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June 3, 2018

“The Evolution of Churches”

By Rev. Katrina Pekich-Bundy

Matthew 3.1-10

John 15.1-17

June 3, 2018

This past weekend I enjoyed some time outside in the back yard. As we tried to stay cool in the shade of a tree we were approached by a relative of one of our neighbors. He had been out trimming the weeds from their yard and mowing and just working hard. He asked if we would mind if he trimmed the bushes that lined our property, which also reached over to the neighbor’s. We gave him permission, and he set to work. Rob and I discussed how we thought he would trim about half and then give up because they had not been trimmed in over seven years – they were seriously overgrown. This guy was determined, though, and spent hours working on these bushes. When we went inside he had trimmed about half of them and was still working. When I went outside a couple hours later, he was nearly done. Then, Tuesday morning, I looked outside, and the bushes were practically gone. I was stunned and froze in my tracks. The yard looked dramatically different. Rob reminded me that most of them didn’t bloom this year, perhaps because they were tangled together. He promised me they would grow back, but I was worried because they always gave such a beautiful bloom in the spring. Now they looked like they would never grow again.

Pruning can be a painful process, especially when a beautiful bush or plant or tree is trimmed down to nothing but stumps. We forget that it takes trimming and pruning for a bush to be healthy. If the trees weren’t trimmed, they would have become even more overgrown.

Just as I sat uncomfortably and watched this stranger cut away at these beautiful bushes, I also sat rather worryingly in the Sunday morning class last week. The conversation was fruitful and important, but it didn’t mean it was easy. The Sunday school group had valuable comments to make, but I’m unsure how much can be used in a sermon. They were answering my questions, and perhaps answering questions that have been floating around the church for a while, but haven’t officially been asked. I am always fascinated with this class because I imagine the conversation going one way, and they always surprise me and go in a completely different direction.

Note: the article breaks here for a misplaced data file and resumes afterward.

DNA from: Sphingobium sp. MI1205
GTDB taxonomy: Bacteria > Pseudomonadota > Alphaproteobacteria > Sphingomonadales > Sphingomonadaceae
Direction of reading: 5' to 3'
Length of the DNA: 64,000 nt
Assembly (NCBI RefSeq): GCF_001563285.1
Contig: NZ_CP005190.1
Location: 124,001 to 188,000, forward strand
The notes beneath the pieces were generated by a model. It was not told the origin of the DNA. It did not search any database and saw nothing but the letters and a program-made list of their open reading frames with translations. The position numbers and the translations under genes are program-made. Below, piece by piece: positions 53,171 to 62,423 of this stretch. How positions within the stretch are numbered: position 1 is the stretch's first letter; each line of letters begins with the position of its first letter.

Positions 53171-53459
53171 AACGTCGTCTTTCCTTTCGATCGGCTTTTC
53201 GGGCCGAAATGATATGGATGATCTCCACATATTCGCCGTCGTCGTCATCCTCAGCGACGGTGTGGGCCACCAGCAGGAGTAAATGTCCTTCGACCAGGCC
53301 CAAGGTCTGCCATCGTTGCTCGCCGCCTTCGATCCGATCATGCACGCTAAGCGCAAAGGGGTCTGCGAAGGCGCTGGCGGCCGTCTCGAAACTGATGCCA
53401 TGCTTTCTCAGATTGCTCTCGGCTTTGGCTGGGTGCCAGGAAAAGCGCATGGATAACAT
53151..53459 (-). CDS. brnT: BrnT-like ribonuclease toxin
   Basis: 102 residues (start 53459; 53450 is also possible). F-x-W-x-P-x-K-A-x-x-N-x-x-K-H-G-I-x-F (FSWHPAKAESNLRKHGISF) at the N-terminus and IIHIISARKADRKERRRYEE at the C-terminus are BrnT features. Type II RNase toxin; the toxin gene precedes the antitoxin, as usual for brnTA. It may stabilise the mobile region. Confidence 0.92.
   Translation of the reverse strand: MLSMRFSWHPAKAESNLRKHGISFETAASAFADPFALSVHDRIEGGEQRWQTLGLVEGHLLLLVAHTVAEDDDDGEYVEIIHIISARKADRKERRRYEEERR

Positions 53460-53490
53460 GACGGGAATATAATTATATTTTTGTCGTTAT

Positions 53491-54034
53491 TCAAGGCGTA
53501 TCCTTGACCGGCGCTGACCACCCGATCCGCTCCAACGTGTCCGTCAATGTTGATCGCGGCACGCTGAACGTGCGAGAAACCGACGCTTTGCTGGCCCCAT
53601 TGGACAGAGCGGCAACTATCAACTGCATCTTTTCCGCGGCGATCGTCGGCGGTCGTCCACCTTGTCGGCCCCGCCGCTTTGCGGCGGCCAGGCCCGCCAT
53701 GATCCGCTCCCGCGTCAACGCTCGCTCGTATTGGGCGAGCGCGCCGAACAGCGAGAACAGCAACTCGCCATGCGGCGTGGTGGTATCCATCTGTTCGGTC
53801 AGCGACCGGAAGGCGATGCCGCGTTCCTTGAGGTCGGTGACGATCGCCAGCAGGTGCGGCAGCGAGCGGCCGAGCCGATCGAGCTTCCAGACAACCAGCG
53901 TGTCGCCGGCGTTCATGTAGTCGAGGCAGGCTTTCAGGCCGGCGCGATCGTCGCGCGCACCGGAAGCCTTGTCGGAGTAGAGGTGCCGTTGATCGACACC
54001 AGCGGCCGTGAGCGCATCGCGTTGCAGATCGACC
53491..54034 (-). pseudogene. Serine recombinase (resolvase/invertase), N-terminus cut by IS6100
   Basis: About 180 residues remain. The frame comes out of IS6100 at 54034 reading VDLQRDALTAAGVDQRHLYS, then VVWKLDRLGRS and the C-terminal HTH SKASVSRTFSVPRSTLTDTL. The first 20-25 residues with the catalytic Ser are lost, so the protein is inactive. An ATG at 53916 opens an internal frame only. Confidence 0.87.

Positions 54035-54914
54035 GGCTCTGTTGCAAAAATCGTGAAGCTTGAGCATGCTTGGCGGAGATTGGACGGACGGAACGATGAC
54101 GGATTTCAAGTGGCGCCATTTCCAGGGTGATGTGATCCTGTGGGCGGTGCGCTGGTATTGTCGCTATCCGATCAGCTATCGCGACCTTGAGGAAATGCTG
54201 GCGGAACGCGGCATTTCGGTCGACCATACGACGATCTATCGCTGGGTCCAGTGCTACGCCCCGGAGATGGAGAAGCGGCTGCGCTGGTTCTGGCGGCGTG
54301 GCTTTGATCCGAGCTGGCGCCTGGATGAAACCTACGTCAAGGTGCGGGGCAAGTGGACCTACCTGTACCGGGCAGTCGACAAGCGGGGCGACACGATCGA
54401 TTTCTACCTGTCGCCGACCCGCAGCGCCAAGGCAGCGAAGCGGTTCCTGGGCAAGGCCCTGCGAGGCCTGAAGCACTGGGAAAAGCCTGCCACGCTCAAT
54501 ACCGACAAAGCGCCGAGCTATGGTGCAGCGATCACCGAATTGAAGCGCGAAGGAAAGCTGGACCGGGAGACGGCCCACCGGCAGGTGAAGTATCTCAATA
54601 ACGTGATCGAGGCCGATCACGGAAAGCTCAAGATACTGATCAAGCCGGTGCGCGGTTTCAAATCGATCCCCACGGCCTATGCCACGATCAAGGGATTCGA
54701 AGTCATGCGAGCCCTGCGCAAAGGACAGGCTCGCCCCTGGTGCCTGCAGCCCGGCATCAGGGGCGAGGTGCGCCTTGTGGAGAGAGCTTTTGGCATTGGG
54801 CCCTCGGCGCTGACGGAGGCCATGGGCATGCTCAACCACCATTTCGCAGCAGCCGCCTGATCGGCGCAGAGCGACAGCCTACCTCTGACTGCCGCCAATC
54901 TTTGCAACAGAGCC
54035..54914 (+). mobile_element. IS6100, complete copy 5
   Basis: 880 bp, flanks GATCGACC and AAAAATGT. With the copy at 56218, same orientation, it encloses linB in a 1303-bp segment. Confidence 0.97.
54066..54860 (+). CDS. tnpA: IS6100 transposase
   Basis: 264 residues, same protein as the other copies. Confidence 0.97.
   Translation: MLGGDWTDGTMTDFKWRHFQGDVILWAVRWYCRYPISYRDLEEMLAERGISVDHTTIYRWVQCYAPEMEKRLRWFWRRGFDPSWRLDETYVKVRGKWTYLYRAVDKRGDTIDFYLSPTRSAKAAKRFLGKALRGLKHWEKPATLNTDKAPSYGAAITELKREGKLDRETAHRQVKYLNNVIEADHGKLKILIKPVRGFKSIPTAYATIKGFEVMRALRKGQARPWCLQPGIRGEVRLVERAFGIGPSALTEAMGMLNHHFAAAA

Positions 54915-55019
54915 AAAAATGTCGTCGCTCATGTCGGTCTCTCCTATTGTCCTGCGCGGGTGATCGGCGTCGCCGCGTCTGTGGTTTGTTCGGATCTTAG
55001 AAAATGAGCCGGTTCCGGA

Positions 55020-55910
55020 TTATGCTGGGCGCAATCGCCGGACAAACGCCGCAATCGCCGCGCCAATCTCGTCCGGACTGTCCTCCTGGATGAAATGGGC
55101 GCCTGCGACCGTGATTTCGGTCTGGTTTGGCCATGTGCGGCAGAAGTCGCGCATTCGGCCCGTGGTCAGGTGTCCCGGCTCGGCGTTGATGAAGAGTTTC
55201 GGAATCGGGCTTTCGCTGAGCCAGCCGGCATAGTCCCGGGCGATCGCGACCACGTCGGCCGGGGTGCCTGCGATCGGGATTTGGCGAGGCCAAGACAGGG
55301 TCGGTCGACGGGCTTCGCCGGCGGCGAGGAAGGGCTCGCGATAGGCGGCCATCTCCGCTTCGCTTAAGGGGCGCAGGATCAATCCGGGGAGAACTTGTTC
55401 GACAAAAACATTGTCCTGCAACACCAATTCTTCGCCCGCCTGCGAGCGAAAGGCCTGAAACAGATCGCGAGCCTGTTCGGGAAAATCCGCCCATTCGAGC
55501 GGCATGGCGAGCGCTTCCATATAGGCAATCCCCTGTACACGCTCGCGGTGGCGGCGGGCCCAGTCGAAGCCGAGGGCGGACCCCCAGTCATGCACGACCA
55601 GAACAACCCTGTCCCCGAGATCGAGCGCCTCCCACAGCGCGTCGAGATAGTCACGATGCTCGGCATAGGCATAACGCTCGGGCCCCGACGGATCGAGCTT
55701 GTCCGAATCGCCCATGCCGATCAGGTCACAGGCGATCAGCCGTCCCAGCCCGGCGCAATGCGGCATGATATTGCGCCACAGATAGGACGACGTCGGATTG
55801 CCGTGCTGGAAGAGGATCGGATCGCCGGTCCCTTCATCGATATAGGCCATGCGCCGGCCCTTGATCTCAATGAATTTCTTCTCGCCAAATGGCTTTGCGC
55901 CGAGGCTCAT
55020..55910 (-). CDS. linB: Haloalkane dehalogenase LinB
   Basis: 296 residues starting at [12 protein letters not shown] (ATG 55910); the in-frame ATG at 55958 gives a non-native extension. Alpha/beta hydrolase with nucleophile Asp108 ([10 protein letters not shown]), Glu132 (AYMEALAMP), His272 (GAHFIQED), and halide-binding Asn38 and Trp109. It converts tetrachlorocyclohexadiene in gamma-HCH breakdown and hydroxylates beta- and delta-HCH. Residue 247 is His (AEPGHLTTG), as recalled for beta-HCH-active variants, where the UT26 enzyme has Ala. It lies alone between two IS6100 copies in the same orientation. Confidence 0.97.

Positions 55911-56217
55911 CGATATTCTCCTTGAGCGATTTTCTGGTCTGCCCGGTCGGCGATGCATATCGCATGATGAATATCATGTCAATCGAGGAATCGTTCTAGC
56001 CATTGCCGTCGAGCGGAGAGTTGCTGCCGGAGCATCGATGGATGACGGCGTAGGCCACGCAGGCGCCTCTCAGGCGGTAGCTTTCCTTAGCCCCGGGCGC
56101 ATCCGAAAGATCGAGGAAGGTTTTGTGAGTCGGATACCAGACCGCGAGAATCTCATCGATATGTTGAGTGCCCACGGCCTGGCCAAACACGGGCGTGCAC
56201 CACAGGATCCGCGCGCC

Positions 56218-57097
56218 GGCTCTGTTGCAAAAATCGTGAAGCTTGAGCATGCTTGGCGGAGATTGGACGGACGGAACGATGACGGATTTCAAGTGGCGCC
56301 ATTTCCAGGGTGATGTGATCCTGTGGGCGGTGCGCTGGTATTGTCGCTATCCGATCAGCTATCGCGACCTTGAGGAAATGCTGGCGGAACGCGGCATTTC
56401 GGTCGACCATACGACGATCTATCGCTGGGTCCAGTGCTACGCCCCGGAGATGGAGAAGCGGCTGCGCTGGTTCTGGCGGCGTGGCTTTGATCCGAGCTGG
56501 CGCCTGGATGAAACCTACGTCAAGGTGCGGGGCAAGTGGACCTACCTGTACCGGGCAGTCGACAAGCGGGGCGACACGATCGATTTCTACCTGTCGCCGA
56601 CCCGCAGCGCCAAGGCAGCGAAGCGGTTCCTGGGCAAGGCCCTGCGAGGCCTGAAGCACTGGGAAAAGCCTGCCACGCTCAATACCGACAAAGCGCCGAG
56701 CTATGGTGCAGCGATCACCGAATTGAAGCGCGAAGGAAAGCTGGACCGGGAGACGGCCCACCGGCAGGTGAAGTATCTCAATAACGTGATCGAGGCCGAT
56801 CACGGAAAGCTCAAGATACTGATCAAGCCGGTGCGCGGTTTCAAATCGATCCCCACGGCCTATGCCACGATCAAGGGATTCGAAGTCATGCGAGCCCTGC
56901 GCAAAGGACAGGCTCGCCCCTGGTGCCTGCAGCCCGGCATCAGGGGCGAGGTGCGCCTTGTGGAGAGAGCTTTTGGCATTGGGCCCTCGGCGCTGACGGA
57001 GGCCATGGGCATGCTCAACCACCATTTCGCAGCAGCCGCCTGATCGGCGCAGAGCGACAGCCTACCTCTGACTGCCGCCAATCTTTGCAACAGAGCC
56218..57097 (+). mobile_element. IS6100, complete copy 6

We have focused on evolution these past few weeks – the evolution of our understanding of God, evolution and creation, and the evolution of faith. Today we finish with the evolution of church. This specific church has evolved since the first brick was laid in 1820. Some changes, not in order of importance, include indoor bathrooms, the pastor has an office bigger than a closet. You have become a More Light church and shown a focus on inclusivity. The church started a preschool over fifty years ago. We have changed theologically, physically through the additions of the building, and so much more. We do not stay the same as a faith community, and we aren’t meant to stay the same. We will continue to change.

Churches have life cycles. Over time churches have looked altered in different times. When we look at the past fifty years of church history we might think churches change slowly, if at all. Yet, when we think back to the beginning of church at Pentecost, we know churches have evolved over time. Originally churches were people gathering in homes for meals and discussion and prayer. Eventually church buildings were built. Now, people are meeting in coffee shops and homes and sanctuaries.

The ethos of church seems to be changing, as well. I’ve heard many times that fifty years ago the pattern for churchgoers was to believe, belong, and behave. This means that someone believes in a doctrine, belongs to a church, and then behaves accordingly. The newer generations are flipping that so that it becomes behave, believe, belong. One’s behavior is most important, and by behaving one finds community through common beliefs in the place one behaves. Belonging to a church is no longer as important to some as it once was to people. In fifty years, this might look different.

So, I asked the class questions about where the church will be in five, ten, or even fifty years from now. They shared some honest concerns, and I’m sure others of you have had similar apprehensions – so as much as it was difficult perhaps for them to share, it is important to talk about. Of course, there was a concern for numbers. The class rightly acknowledged that numbers do not signify health in a congregation, but is indicative of the stress level of the congregation with our workload being quite large. If a few people do all the work, there is a concern for burn-out. The issue with numbers is not that we want to be a mega-church, but that perhaps we are doing more than sixty people can manage.